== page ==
Diastasis Recti

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Diastasis Recti

So what really is a diastasis recti?

A diastasis recti is the separation of your rectus abdominis muscle at your linea alba, or your “6-pack muscle”. It is a common occurrence during pregnancy, but in most women this separation will return to normal within the first 6-12 weeks after having the baby. During pregnancy the transverse abdominis (TA) is stretched and weakened; the rectus abdominis (RA) is lengthened, creating a gap between the linea alba.

In many cases this separation will remain unclosed, creating increased strain on your back, pelvic floor, and abdominal muscles. When this happens the core muscles cannot strengthen properly and there is an increased risk of back pain, injury with exercise, and pelvic floor dysfunction, such as urinary incontinence or pelvic organ prolapse.

Diastasis RectiDiastasis Recti

Why does the gap remain open?

The transverse abdominis and pelvic floor (usually) are weak and the abdominal canister is unable to maintain the pressure that it is designed to maintain. At N2 Physical Therapy, a physical therapist will evaluate and assess the specific functional strength and integration of the abdominal and pelvic muscles.

How do you check for diastasis recti?

Diastasis Recti

  1. Lay on your back with your knees bent and your feet flat.
  2. Make sure you are completely relaxed and place 4 fingers horizontally across your belly button. Push them into your belly slightly.
  3. Lift your head as if you are doing an abdominal crunch.
  4. Feel the edges of your rectus abdominis (“6-pack muscle”) come onto either side of your fingers.
  5. The gap is measured by the amount of fingers that fit between the muscle.
    1. If you feel the muscle come together under your fingers and they cannot fit between the gap then you do not have a diastasis recti.
    2. A measurement of 1 finger or more is considered a diastasis recti, or “gap”.

How do you fix it?

In a nut shell (and for lack of being able to assess each person individually, which I think is incredibly important!):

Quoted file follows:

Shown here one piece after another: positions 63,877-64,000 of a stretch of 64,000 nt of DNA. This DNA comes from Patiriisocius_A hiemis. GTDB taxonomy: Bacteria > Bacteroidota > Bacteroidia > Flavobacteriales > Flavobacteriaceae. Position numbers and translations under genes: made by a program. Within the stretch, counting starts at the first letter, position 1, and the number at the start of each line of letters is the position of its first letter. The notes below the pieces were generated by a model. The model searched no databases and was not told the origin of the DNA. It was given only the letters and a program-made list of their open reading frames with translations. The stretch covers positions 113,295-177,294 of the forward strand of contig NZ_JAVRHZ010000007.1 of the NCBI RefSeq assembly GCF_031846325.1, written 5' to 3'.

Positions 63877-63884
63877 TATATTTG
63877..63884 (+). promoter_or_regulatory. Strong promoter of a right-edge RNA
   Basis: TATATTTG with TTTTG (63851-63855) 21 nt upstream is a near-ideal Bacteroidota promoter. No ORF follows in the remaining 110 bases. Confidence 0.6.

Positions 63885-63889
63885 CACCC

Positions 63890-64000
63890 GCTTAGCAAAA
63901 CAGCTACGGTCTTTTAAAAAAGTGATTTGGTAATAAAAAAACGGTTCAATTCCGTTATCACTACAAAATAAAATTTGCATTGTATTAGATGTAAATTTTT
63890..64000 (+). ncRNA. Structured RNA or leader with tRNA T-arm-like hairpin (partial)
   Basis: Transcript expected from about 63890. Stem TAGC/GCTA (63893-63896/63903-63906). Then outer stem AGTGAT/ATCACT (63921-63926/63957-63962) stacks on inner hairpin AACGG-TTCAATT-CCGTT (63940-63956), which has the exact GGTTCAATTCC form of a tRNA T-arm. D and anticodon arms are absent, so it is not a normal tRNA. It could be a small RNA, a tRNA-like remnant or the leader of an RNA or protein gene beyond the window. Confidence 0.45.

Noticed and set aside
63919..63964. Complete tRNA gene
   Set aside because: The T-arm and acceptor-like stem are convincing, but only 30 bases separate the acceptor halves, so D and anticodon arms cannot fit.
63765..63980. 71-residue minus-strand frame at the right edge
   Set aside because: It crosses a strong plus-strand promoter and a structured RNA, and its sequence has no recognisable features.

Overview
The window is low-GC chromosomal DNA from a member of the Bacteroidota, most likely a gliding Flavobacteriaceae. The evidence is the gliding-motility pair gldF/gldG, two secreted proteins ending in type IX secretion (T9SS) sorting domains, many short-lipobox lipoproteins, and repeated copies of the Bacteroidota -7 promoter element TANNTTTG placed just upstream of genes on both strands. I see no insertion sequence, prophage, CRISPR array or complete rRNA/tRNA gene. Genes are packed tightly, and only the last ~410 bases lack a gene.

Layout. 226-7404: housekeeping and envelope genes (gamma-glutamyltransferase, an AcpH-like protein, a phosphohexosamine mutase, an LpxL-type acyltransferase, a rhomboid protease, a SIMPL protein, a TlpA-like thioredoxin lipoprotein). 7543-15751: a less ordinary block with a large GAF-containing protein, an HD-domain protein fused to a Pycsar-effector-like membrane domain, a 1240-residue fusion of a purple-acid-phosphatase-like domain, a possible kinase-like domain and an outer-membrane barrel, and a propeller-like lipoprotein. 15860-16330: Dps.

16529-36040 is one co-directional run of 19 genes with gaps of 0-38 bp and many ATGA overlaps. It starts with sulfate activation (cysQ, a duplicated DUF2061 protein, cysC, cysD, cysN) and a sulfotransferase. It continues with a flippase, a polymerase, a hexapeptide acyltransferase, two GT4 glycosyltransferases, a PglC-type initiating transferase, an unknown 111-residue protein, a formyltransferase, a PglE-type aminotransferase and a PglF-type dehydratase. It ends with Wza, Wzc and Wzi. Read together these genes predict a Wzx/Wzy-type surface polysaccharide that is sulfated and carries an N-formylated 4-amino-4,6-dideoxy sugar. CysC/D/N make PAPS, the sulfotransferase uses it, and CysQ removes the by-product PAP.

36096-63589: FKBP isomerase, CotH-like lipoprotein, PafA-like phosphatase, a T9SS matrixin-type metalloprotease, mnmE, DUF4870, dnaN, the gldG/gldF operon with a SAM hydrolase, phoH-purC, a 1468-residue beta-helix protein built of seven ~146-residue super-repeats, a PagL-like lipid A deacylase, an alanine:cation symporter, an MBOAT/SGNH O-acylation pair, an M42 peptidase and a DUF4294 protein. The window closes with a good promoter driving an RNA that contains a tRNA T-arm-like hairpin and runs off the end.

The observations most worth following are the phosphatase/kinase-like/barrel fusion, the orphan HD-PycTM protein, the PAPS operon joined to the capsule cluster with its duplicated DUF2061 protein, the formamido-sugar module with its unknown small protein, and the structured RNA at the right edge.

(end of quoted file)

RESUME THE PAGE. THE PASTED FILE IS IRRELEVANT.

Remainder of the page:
• Perform a basic transverse abdominis  (TA) strengthening program
  • STOP doing crunches or “core exercises” that exacerbate the injury
  • Change all body patterns that cause an increase in intra-abdominal pressure (constipation, bearing down throughout the day, etc)
  • Improve posture to improve TA engagement
  • Learn to engage TA with all functional tasks, stop using the RA and obliques to substitute for TA weakness
  • Perform regular low impact cardio exercise (such as walking, elliptical) to enhance TA engagement
  • Sometimes a brace helps (the jury is still out on this one but I find that people like it when using it in moderation)
  • See a physical therapist who is trained to treat this condition!

What about your pooch?

Patients often confuse their “pooch” for a diastasis recti. You can have both, but they can be independent of each other. A “pooch” can be both adipose (fat) tissue and loose skin following pregnancy. Your body distributes adipose tissue to areas of your body during pregnancy to support your growing infant. Losing fat is losing fat. (If I had the secret to this I’d be writing from my mountain house…) We all know that to lose fat takes diet and exercise modification. (Also see excerpt above regarding fitness professionals…. Fat tissue is not my specialty!)  Can specific exercises help?  Possibly! But again, this is not the same thing as a diastasis recti.

If you are interested in joining a class “Closing your Diastasis Recti”. Or call any of our locations for a physical therapy evaluation!

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About the Author:

Amie Nangle, PT, DPT